One of the state’s bills that is most important to agriculture is House Bill 49, Ohio’s two-year operating budget. When the bill was first released, Ohio Farm Bureau’s policy department went through it, line by line, making note of items impacting agriculture and the state’s business climate. Staff members testified at hearings, had one-on-one meetings with lawmakers and talked with university, business and various agricultural groups on how the proposals would affect them. As of press time, the budget bill had not been passed. By law a balanced budget must be passed by June 30 every two years.
Here is a look at some of the issues, besides CAUV, Ohio Farm Bureau worked on in the budget bill:
Farm Bureau supported adequate funding of several programs that help provide needed research and technical assistance in the area of water quality. Those include Ohio State University’s Ohio Agricultural Research and Development Center, Extension, Agricultural Technical Institute and Sea Grant program. OFBF also supported greater funding for Soil and Water Conservation Districts.
OFBF was successful in securing an amendment to the budget in the House that would protect the relationship between the Ohio FFA Association and the Ohio Department of Education. Currently Ohio FFA operates within the education department, and Farm Bureau wanted to ensure that continues by outlining the relationship in statute.
OFBF also supported allowing school districts to integrate content from one state-approved course to another – specifically career-tech courses – so students could receive credit for both subject areas (for example, credit for both science and agriculture).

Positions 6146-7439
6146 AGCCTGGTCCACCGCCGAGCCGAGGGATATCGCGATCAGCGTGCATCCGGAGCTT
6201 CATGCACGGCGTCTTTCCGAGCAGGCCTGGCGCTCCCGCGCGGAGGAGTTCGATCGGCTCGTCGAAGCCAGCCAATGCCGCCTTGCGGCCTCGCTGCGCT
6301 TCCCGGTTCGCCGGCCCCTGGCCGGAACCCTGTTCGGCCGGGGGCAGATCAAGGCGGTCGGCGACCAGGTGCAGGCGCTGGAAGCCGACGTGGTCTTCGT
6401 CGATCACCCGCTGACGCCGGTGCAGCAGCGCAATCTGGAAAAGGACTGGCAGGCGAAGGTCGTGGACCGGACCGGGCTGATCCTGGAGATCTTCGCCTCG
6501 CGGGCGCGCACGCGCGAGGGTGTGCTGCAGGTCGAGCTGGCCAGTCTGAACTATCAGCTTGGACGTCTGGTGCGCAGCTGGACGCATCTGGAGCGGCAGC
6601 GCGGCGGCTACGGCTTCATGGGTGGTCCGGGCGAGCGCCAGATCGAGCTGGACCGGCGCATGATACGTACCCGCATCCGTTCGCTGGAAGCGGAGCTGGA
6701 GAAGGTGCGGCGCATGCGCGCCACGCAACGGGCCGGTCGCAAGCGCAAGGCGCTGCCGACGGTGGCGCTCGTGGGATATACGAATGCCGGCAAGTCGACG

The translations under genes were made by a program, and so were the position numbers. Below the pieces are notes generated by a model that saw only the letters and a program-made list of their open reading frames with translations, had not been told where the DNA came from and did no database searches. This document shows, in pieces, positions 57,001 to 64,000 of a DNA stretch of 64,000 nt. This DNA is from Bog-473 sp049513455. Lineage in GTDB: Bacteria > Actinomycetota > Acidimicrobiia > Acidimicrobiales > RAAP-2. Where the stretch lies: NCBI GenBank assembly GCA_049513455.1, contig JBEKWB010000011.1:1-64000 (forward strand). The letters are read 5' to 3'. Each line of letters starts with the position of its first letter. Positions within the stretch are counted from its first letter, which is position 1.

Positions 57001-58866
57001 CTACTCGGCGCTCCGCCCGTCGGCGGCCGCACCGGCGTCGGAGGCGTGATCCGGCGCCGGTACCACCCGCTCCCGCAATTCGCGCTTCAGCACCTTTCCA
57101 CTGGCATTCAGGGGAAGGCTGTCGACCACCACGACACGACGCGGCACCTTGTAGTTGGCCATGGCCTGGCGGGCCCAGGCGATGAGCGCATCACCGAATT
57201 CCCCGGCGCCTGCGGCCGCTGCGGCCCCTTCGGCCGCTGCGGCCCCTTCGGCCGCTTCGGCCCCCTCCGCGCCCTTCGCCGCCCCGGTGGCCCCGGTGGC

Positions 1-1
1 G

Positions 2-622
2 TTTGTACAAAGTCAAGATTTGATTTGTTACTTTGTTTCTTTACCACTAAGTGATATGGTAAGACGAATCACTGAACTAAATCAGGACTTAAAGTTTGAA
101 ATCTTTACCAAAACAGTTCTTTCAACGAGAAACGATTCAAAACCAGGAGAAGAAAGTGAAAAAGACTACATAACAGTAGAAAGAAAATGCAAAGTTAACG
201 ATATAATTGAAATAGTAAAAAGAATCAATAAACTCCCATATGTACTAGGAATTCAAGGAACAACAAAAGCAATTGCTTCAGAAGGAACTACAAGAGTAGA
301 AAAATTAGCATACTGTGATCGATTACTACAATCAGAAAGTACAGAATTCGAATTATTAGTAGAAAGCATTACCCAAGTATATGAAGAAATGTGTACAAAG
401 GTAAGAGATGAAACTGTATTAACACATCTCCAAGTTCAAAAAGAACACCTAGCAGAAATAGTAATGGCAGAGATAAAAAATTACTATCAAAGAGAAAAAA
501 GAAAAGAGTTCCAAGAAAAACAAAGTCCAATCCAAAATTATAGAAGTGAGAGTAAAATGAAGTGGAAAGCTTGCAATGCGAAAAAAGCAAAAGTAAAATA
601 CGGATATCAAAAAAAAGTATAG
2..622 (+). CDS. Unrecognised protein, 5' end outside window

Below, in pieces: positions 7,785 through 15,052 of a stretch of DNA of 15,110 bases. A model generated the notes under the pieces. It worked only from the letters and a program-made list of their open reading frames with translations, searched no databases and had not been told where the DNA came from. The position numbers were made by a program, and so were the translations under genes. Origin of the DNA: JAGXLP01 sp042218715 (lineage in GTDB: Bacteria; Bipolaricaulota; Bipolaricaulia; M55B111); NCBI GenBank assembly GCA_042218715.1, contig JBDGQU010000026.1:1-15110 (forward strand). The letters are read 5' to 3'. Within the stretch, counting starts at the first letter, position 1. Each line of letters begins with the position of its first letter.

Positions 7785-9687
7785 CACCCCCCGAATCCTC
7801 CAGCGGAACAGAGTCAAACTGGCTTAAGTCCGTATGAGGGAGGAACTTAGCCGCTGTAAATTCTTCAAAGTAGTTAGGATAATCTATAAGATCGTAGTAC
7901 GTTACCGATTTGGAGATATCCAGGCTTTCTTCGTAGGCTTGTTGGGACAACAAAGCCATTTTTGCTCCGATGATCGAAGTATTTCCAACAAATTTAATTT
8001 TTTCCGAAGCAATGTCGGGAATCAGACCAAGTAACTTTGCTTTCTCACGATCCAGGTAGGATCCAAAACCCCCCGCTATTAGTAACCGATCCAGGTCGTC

OFBF supported the removal of a provision that teachers complete an on-site work experience with a local business or chamber of commerce to renew their teaching license.
Food Processing – Apple syrup/butter exemption
OFBF supported an exemption for apple syrup and apple butter producers from food processing standards if they directly harvest at least 75 percent of the apples used to produce those items. This change is directly reflective of OFBF policy.
The budget sets up a Medication assisted treatment drug court program in several Ohio counties to provide addiction treatment to persons who are dependent on opioids, alcohol, or both and requires community addiction service providers to provide specified treatment to the participants in the program based on the individual needs of each participant.
In addition, $300,000 was earmarked to establish local court-appointed special advocate programs in areas of the state with high numbers of heroin users and overdoses. At press time, the budget contained $176 million for addiction treatment.